a sweat. Through working and taking breaks together, cultural and interpersonal exchange took place automatically – it was just wonderful! We experienced warm-heartedness, selflessness
and openness – in conversation (translated by 17-year-old Hermina, the daughter of the first family we were building for), in playing football with the two sons of the second family, and especially at the symbolic handing-over of keys, where if you only looked into someone's eyes
you could feel the warmth of their gratitude. It was an incredible week, a fantastic conclusion –
and I hope this feeling of brotherly love will be lasting; it's a good feeling – thank you so much!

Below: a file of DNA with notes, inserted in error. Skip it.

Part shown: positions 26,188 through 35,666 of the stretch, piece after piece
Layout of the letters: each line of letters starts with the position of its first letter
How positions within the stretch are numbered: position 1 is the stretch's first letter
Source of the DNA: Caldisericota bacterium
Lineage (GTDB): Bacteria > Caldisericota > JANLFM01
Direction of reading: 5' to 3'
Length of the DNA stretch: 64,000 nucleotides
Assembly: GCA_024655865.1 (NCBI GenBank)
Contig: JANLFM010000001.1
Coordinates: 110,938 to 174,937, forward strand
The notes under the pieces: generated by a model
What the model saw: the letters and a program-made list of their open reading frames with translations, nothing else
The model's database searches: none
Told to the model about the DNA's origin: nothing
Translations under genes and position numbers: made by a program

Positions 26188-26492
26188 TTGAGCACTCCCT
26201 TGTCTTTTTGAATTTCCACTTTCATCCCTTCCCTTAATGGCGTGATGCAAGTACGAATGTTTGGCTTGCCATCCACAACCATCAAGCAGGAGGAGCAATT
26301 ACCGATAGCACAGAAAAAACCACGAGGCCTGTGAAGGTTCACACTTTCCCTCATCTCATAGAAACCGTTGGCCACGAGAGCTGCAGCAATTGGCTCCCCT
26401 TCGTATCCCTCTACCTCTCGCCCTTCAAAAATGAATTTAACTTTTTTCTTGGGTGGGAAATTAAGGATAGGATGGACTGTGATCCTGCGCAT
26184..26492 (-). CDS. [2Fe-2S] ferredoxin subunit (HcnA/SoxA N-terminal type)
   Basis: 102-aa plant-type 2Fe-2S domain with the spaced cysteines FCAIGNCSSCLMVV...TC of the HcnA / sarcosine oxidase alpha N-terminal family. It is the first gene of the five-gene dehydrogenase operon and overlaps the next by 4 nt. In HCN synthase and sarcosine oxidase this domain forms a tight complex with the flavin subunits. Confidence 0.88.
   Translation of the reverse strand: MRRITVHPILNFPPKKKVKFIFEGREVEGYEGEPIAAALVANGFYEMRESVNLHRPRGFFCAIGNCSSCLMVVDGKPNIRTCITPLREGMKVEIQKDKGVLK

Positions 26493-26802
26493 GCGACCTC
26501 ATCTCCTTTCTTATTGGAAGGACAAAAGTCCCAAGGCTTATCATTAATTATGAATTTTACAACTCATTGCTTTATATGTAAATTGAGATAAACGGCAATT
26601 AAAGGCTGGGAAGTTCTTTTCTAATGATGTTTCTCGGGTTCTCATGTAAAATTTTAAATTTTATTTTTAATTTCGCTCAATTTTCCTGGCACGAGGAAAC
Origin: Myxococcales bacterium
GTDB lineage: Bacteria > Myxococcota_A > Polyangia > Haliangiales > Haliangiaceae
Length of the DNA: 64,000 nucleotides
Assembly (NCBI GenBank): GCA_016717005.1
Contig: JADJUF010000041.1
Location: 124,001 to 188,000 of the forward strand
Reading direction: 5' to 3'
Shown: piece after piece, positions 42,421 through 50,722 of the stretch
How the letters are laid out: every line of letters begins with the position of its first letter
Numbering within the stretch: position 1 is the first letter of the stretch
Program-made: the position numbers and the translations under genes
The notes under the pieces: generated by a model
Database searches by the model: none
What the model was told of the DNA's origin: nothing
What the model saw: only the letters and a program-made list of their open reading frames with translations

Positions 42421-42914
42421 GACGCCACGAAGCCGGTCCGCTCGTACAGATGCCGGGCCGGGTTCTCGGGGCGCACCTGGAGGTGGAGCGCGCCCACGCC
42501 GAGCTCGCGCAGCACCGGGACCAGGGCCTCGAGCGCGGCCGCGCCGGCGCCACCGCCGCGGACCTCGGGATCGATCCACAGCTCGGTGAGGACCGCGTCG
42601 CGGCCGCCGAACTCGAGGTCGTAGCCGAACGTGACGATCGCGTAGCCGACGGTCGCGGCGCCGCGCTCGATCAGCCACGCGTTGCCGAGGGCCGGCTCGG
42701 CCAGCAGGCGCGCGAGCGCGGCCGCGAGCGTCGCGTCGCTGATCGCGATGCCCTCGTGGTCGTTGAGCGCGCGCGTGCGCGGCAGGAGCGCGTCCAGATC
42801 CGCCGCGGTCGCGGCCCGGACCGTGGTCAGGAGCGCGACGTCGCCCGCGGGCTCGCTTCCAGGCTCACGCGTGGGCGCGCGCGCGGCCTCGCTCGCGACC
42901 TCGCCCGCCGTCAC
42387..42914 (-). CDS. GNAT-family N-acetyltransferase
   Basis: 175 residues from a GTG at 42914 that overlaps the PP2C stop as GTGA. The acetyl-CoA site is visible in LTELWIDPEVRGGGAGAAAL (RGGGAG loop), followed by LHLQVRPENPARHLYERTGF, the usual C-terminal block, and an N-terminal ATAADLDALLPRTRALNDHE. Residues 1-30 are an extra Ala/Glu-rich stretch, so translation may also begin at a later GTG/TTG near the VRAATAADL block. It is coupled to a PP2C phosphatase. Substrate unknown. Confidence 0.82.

House building is the best team building

a personal story by Vera Millauer

Instead of investing immense amounts of money for team building activities in various seminar hotels, house building sounds like a far better option and comes along with an additional benefit. The bus travel to Srebrenica was already an exciting experience giving us the possibility to enjoy the beautiful wild and intact countryside which many of us did not expect to see.

The visit to the Srebrenica – Potočari Memorial Center, and watching the documentary showing mothers talking about their murdered children, are experiences which I will never forget. Although many years have passed, the feeling was that time stays still in Srebrenica. As if the tanks have withdrawn only a few weeks ago. Signs of atrocities are still everywhere: destroyed houses, bullet holes on the walls, trenches…The breathtaking nature offers a bit of consolation and invites for hiking, but only until you learn that conditions in most of the fields and forests are life-threatening as mines have been removed mere from the main roads. There is no money for demining, education, anything.